Easter 7 (A)

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A sermon preached by Pastor Robert Schaefer

First and Spring Creek Lutheran Churches

The Seventh Sunday of Easter – May 8, 2005

Text: Acts 1:8

Friends in Christ, grace to you and peace from God our Father and the Lord Jesus Christ. Amen.

As I studied this week’s lessons, I found myself dwelling on one verse from our first reading – a word from Jesus in the last moments before he is raised into heaven before his disciples’ astonished eyes. Probably this verse grabbed me because many summers ago I chanted it dozens of times each week as a Bible camp counselor (it was our theme verse that year). At camp, we would use rhythm and actions to build Acts 1:8 as the circle of salvation grew wider and wider – Jerusalem! Judea! Samaria! All the ends of the earth! HUH! That is still how I hear this verse most of the time.

But this week I heard it differently. I began to imagine how it might have been heard by those eleven disciples of Jesus’, the ones who first heard these words of mission:

“You will receive power…” <cheers>

“…when the Holy Spirit has come upon you.” <cheers continue, grow louder>

“And you will be my witnesses…” <cheers, clapping, some stomping>

“…in Jerusalem…” <loud whoops>

“…in all Judea…” <a little less whooping>

“…and Samaria…” <murmurs and grumbles now>

“…and to the ends of the earth.” <dead silence>

Jesus’ disciples, you might recall, were all faithful Jews, every last one of them. They would have been overjoyed to bring their news about Jesus to the holy city of Jerusalem, and most of them would gladly have been his witnesses in the Jewish province of Judea – the land they still thought of as Israel.

If only Jesus had stopped while he was ahead!

Instead, he went on: Samaria. Samaria. That unclean place, that hated neighbor, that land of traitors! They had been kin to the Jews; their ancestors had worshiped the same God, but Jews and Samaritans had long since gone their own ways, their blood ties making the religious hatred between them that much worse. These Samaritans – Jesus was sending his disciples to them?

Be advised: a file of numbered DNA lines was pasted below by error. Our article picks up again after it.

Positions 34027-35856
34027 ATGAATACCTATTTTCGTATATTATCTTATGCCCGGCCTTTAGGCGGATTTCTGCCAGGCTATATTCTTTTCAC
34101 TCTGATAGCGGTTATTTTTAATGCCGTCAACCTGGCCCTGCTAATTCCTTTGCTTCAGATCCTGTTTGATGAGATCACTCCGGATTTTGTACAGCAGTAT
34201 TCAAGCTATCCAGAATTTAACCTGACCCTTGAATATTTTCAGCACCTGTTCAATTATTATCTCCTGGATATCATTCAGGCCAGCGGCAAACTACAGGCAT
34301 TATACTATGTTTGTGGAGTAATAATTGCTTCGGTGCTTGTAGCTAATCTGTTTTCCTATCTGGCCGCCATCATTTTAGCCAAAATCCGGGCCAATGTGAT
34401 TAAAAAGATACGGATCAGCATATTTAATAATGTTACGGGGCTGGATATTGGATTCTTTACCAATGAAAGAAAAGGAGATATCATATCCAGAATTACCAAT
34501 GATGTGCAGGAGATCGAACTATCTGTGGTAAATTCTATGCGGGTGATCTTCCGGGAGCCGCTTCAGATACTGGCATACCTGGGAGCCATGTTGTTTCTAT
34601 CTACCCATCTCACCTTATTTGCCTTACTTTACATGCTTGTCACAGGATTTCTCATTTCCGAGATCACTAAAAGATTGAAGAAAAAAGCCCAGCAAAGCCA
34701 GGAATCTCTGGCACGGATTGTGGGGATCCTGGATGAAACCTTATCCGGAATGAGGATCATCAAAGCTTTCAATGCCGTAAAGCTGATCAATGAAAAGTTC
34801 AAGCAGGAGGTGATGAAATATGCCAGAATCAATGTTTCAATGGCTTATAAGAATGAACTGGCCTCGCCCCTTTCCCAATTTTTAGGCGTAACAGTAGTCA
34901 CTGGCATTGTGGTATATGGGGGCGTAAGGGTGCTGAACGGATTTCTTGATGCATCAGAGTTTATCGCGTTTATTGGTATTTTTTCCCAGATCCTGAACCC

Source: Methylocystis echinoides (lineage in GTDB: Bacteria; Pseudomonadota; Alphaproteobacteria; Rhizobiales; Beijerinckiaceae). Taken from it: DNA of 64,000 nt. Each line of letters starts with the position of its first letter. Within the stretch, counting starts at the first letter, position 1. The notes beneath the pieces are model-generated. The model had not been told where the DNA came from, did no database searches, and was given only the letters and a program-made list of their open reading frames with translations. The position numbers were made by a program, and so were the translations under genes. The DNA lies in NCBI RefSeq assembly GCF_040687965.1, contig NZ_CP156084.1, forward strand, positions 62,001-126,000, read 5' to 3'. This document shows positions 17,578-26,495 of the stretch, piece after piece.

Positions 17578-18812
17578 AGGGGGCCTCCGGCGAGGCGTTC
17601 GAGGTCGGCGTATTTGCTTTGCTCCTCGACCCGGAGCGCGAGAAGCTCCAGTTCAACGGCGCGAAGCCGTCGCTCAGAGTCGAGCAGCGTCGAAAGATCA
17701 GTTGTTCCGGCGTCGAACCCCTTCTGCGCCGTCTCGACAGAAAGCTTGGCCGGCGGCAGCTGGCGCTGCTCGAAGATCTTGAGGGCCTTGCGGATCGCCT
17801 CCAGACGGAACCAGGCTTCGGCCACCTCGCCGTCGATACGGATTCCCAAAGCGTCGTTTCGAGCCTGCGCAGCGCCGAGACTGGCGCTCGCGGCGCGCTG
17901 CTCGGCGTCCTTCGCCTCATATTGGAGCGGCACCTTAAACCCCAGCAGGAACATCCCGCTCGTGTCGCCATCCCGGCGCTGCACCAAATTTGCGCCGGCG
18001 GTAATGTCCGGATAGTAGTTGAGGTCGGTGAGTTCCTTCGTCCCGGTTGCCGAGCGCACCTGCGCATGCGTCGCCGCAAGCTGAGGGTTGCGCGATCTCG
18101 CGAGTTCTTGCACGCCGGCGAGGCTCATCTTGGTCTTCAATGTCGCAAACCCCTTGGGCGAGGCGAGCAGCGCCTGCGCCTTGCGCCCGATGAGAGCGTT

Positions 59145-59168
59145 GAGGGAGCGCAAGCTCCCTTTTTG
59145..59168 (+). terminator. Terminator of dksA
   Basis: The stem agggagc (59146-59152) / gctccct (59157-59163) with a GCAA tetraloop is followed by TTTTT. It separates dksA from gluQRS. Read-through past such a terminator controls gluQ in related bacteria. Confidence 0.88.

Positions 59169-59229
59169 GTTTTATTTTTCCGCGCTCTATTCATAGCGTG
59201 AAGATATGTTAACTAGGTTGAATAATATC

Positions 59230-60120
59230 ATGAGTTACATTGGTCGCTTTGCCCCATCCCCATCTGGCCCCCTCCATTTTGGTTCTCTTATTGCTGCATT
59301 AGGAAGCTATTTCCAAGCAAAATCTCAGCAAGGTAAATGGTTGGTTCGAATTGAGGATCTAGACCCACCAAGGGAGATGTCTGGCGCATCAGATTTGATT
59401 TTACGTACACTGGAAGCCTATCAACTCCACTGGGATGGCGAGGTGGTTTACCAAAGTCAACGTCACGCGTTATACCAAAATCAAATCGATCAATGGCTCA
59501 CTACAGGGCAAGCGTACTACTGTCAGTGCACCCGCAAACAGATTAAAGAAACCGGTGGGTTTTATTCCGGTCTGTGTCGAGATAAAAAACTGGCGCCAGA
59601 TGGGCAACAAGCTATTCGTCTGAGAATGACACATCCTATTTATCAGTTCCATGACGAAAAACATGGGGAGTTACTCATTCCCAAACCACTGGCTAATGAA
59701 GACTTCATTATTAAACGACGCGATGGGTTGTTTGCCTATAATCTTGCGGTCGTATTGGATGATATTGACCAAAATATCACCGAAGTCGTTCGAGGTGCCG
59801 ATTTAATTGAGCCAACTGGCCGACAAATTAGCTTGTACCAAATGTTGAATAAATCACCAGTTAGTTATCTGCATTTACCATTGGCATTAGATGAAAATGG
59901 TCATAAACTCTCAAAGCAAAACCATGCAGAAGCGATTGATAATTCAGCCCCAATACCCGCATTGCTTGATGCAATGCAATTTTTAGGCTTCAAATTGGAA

And yet he’s not done – they will, in fact, bring his good news to all the very ends of the earth! As good as that sounds to you and me, people who find ourselves at the ends of the earth and then some, it must have been terribly uncomfortable for the disciples. “The ends of the earth”… Jesus might just as well have said: “To the heathen, godless Gentiles.” The Jews had long hoped for the Messiah to appear, to restore God’s people. Some even admitted that perhaps Messiah would embrace the whole world, drawing all the nations to the wonder of Israel’s God. But it’s very unlikely that any of the Eleven had any great desire to actually become a missionary to the pagan world! In my mind I can hear the stony silence as Jesus speaks his final words and then rises into the heavens. How can he send us there? To those people?

Jesus has an unpleasant habit of doing just that sort of thing. He seems to know all the right buttons to push if he wants to make us uncomfortable. We’re shuffling our feet this morning because we suspect that if Jesus sent out his first disciples to be his witnesses in places and to people they’d rather avoid, then perhaps he might also give us the same unwelcome task. “Let us tell the good news here, to people we like,” we beg. “Not there. Not to them. Someone else, Lord. Someone else.”